Author: Edward Kammerer

Alumni Spotlight on: Representative David Baram, Class of 1975

What is your current position?
Attorney and State Representative
What year did you graduate from UConn? 1975
Where did you go to law school? How did you choose that school?
St Mary’s School of Law in San Antonio Texas. My UConn pre law advisor was a graduate and recommended it, and after research I decided to go and experience a different part of the country!
What year did you graduate from law school? 1978

UConn Experience

Major: Political Science

How did your major help you prepare for law school and for practice?
It gave me insight into the political and legal process.

What organizations and activities (e.g., clubs, sports, study abroad) did you participate in while at UConn?
Student Government; Hillel; Shalom Group; UConn Student Newspaper;

What jobs or internships did you have while at UConn?
Interned for credit at Legal Aid, worked at the Towers Snack Bar, and served as a Youth Group Advisor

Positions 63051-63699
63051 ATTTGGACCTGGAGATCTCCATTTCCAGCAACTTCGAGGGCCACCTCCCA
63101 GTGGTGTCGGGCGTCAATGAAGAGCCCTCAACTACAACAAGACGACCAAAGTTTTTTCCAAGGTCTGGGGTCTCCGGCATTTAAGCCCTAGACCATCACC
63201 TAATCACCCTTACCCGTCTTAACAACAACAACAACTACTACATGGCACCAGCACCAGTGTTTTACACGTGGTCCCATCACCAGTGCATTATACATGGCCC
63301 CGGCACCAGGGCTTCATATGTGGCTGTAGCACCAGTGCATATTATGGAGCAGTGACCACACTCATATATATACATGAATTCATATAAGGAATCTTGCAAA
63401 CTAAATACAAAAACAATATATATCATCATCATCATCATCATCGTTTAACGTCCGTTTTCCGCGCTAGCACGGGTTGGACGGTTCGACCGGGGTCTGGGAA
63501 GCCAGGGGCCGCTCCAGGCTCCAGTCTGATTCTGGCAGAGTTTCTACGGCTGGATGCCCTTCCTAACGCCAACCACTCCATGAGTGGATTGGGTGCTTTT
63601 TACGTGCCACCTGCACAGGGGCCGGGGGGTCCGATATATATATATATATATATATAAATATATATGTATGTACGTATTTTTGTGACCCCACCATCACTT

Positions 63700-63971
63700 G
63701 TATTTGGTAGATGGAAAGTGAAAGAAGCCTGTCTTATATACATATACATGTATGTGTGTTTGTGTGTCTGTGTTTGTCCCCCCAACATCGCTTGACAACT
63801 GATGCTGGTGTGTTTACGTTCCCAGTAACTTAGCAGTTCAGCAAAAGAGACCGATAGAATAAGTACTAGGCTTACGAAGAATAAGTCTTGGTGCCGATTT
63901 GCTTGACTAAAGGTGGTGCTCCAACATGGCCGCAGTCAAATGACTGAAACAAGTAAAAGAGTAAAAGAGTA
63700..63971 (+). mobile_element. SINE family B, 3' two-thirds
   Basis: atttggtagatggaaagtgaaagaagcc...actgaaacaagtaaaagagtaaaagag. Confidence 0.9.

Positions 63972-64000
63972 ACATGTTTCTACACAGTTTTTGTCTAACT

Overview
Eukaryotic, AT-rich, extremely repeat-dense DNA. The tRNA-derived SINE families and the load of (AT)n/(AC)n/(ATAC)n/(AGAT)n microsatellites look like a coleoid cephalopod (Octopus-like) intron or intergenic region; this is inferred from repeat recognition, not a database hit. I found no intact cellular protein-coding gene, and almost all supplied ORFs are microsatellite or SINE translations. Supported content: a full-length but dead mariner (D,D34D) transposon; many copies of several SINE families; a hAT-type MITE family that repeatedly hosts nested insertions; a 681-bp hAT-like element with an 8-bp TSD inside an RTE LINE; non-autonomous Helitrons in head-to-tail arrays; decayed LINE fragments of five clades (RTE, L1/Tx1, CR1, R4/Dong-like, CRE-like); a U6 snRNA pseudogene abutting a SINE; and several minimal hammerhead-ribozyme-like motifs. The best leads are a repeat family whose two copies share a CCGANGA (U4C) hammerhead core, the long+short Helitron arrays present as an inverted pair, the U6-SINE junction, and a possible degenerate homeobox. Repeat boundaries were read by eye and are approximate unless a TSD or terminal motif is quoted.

Did you take any time off?
No time off was taken.  I went directly to Law School.

What is one piece of advice you’d give to a current UConn student?
Study Abroad – my two sons who went to Boston University spent a semester in England taking classes and interning.  They had a tremendous experience and found their internship to be very valuable.

Law School Experience

What programs did you participate in during law school?
Moot Court, Legal Research Board, Student Newspaper

Were you active in any student groups? Which?
Worked part time as a Law Clerk for a private law firm.

Did your involvement with those specific programs or organizations help you in your career path or in any other ways?
Helped build knowledge, experience and confidence.

What is one piece of advice you wish someone had given you before law school?
To explore different areas of the law practice, i.e. private practice vs government vs corporate practice.

Work Experience

Describe your practice setting.
Small to medium – 6 attorneys – general practice with niche areas.

Area(s) of practice.
General Practice, Business Law, Criminal (Defense), Corporate, Employment ,Family Law, Immigration, Personal Injury, Real Estate, Torts, Trusts & Estates